As the dust settles at Old Trafford after the first shockwaves of Cristiano Ronaldo’s highly critical interview, club executives have been exploring their options for the next step in resolving an increasingly toxic situation.
On the day the first installment of the Talk TV interview with presenter Piers Morgan airs, Manchester United owners the Glazer family, chief executive Richard Arnold and director of football John Murtough, along with manager Erik ten Hag, will conversation with their lawyers. while they wait to see the full extent of the player’s comments over the next 24 hours.
So far, in excerpts also published by the Sun newspaper and videos viewed more than 11 million times on social media, Ronaldo has accused his employers of betrayal and disrespect, slamming Ten Hag and the club’s hierarchy. Here’s what we know so far.
But what options are available to the club? How can they go about making a constructive step forward in the wake of the 37-year-old superstar’s embarrassment?
What is the biggest consideration for United based on what they know?
The most important thing for United is to establish the extent to which Ronaldo is breaching his contract by his comments and what they are then able to do as a result.
All top players sign a Premier League service contract with their clubs.
Under that agreement, they are bound to “obey and act in accordance with all lawful instructions of any authorized officer of the club” and are not allowed to “write or say anything which may bring the club … into disrepute bring … or cause damage to the club”.
Jamie Singer, a partner at sports law specialists Onside Law, believes Ronaldo may have already breached his standard contract.
“In terms of the contract, there is a specific provision that talks about not saying anything that brings the club into disrepute or damages the club’s reputation,” he says. “The content of the interview immediately puts him at odds.
“The standard provisions also cover, where possible, informing the club about interviews you do in advance. He could have informed the club, so I would think it was probably another offence.”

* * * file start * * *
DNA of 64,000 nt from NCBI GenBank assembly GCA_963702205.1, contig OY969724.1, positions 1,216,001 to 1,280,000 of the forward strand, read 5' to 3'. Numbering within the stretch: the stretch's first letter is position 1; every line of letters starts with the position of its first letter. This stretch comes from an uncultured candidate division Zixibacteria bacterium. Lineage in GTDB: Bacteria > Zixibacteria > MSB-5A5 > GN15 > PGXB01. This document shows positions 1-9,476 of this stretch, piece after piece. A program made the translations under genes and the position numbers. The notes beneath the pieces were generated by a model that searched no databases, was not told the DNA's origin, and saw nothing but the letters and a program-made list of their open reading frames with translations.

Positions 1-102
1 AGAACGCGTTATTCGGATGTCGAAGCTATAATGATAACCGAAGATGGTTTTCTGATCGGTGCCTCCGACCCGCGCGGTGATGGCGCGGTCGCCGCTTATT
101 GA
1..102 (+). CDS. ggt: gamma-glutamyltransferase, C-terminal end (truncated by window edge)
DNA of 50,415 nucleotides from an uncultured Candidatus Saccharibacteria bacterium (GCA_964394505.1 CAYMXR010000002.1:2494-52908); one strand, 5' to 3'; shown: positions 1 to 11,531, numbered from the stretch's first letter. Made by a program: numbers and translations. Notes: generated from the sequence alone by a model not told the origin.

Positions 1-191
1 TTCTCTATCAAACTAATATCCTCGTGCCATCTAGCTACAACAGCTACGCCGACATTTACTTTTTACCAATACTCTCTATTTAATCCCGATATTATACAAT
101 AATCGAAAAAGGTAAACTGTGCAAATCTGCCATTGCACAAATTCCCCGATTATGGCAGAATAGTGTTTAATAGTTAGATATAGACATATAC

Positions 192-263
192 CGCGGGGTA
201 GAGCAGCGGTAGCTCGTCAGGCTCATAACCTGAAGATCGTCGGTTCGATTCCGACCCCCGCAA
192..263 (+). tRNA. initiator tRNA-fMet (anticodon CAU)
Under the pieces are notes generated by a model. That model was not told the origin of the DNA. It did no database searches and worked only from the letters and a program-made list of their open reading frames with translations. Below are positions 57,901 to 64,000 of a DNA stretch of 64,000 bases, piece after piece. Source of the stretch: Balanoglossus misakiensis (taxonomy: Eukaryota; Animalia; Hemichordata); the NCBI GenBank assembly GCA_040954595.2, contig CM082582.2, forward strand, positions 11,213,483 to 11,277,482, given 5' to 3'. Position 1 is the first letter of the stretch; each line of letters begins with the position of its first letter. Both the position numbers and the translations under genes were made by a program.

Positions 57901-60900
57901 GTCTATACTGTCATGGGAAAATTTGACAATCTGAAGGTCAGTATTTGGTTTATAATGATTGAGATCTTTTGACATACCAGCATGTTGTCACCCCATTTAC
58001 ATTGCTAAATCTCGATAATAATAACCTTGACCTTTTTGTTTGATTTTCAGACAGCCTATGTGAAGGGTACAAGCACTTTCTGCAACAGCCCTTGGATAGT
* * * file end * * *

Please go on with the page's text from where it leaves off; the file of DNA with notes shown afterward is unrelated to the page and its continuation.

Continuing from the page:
United are understood to have been made aware of the interview by Ronaldo’s camp on Sunday, shortly before Morgan’s first tweet to publish it, so whether it qualifies as reasonable advance notice could be open to interpretation.
“As I understand it, the standard contract does not prohibit players from conducting interviews,” adds Singer. “But it obliges them to try to help the club by telling them in advance that they are doing it and making sure they are signed up.”
In this case, Ronaldo is no different from any of his teammates, or players at the Premier League’s 19 other clubs.
“It’s a standard Premier League contract that every Manchester United player will have signed and every club is obliged to use,” says Singer. “He (Ronaldo) will have signed those terms.
“It includes implied terms about trust, loyalty and obedience to reasonable instructions.
“There can be little doubt that what he has done puts him in breach of the standard contract. From what I’ve seen, to accuse the club of treason, not fulfilling obligations, it’s quite easy to say he brought the club into disrepute and harmed the interests of the club.”
What could happen if United decide Ronaldo has breached his contract?
Eventually, the club could terminate the Portuguese’s deal.
Having initially re-joined United in August 2021 on a two-year deal with an option for an extra year, his current terms were due to expire in August 2023 – assuming an extra year was not agreed.
However, if United’s hierarchy feel that the player staying at the club is impossible and want to try to get rid of him, even in the face of appeals or further damaging publicity, there is a process they can follow.
“If he’s in breach of contract, that’s one thing,” Singer adds. “But if it’s such a fundamental breach of contract that it can lead to termination, that’s another level.
“You can’t pre-judge from a few clips and out-of-context snippets, so it makes sense that United and their legal team know exactly what’s being said and then make a judgment call.”
United would be best advised to follow the established process as they would with any potential breach of contract, and consider all their options.
“There is a disciplinary process and if someone breaches the contract by doing something they shouldn’t have done, the club has the leeway to fine the player and impose a penalty,” explains Singer.
One high-profile precedent is former United forward Romelu Lukaku.
The striker gave an explosive interview to Sky Italia last season, lambasting Chelsea’s behavior when he is not playing regularly. Then-Chelsea head coach Thomas Tuchel said Lukaku would face “some disciplinary action” for the interview, but unlike Ronaldo, this was a player who had been signed for £90m a few months earlier .